Stars figure prominently in “Les Miserables,” the sung-through musical that opens on Friday at 7:30 p.m. at Newton Community Theatre.
Characters sing about them and swear by them. Other characters acknowledge their absence.
Those are the literal stars, however. The “stars” are 90 people or so from Newton and surrounding communities. They shine — brightly — even in the somewhat dark story based on the 1862 novel of the same title by Frenchman Victor Hugo.
“Les Miserables” follows the life of former prisoner Jean Valjean as he strives to make a new life for himself and to escape the clutches of Police Inspector Javert.
This production showcases brilliantly the tremendous amount of theatrical and musical talent in Jasper and surrounding counties.
Director Wanda Blount and Music Director Rachel Faidley orchestrate a five-star collection of singers who can act and crews who costume and light them effectively and provide sets that put the audience smack in an early 19th century struggle for social justice.
Lonnie Appleby meets the challenge of the dramatic tenor role of Valjean. Shawn Pavlik, baritone, as Javert, skillfully voices the antagonist who is the personification of the law in its cold, unbending power.
Sara Collins appears as Fantine, mother of Cosette, victim of social injustice, and lamenter of broken dreams. Annie Foskett shines in the role of grown-up Cosette. (Abby Ambrosen and Aliza Blair play her as a child.)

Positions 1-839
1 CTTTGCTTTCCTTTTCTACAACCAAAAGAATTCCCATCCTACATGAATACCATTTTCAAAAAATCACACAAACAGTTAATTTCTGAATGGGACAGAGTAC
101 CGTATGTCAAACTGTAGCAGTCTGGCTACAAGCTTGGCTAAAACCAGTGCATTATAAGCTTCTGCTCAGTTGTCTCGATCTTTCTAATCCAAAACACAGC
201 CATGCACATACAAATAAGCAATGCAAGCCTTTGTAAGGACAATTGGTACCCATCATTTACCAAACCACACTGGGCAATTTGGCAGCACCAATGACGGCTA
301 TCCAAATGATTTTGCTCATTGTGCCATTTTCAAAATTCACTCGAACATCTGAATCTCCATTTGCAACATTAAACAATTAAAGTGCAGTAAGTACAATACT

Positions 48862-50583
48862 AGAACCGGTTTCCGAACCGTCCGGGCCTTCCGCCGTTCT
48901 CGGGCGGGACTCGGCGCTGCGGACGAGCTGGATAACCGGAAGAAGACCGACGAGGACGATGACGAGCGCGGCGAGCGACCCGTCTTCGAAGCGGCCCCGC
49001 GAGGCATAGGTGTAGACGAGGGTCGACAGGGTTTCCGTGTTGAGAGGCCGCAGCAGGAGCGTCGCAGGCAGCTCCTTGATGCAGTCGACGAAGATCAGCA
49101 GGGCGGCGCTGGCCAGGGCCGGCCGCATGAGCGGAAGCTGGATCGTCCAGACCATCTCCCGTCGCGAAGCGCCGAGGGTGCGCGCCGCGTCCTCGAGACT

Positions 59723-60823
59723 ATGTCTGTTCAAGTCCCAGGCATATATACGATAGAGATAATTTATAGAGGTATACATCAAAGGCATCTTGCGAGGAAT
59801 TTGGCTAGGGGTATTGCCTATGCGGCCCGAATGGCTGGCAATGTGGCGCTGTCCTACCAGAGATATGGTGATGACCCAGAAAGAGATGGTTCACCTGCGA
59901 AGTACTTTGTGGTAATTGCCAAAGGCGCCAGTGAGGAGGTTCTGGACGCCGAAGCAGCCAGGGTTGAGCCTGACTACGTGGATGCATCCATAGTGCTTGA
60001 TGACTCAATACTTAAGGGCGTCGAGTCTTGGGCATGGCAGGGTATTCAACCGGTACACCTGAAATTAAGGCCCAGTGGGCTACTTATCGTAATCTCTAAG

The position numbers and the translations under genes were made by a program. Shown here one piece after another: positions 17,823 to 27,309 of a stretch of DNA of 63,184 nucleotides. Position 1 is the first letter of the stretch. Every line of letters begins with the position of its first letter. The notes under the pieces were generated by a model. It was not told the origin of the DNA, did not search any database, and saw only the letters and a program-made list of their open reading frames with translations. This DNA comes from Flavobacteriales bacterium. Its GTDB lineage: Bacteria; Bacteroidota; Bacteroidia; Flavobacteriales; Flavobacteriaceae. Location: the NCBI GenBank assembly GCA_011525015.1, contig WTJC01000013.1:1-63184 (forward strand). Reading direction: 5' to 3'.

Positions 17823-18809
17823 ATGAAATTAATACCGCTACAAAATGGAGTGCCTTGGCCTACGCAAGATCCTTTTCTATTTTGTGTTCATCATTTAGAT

Will Edgar is convincing as love-struck Marius, a protesting student who cannot concentrate on his cause, for his heart is too full of love for Cosette. Meredith McKay is outstanding as Eponine, whose unrequited love for Marius draws her into the fight.
Larry Mahlstedt and Stephanie Moran provide comic relief in the roles of M. and Mme. Thenardier, the opportunist innkeepers.
These solo voices are supported by those in the powerful ensemble, whose songs provide smooth transitions between scenes.
The non-human “stars” of this production are Marvin Campbell’s recreation of the slums of Saint Michel in Paris, complete with laundry hanging on clotheslines, and Harvey Olsthoorn and Company’s bridge, and barricade, featuring any objects that will provide a barrier.
A “marble” bench and a bed still with its mattress and linens can provide protection for students as they fight for the people’s right to be free. Other sets are minimal, but effective, allowing for quick and smooth transitions between scenes in one of NCT’s best productions ever.
Stellar sets, make-up, costumes and props, stellar crews, orchestra, cast, and directors.
See “Les Mis”!
You will thank your lucky stars for the display of talent you get to enjoy!
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Production dates and times are March 14, 15, 18, 20, 21, and 22 at 7:30 p.m. and Sunday, March 16, at 2 p.m. Tickets are $17 for adults and $15 for youth and can be purchased by calling the box office at (641) 792-1230.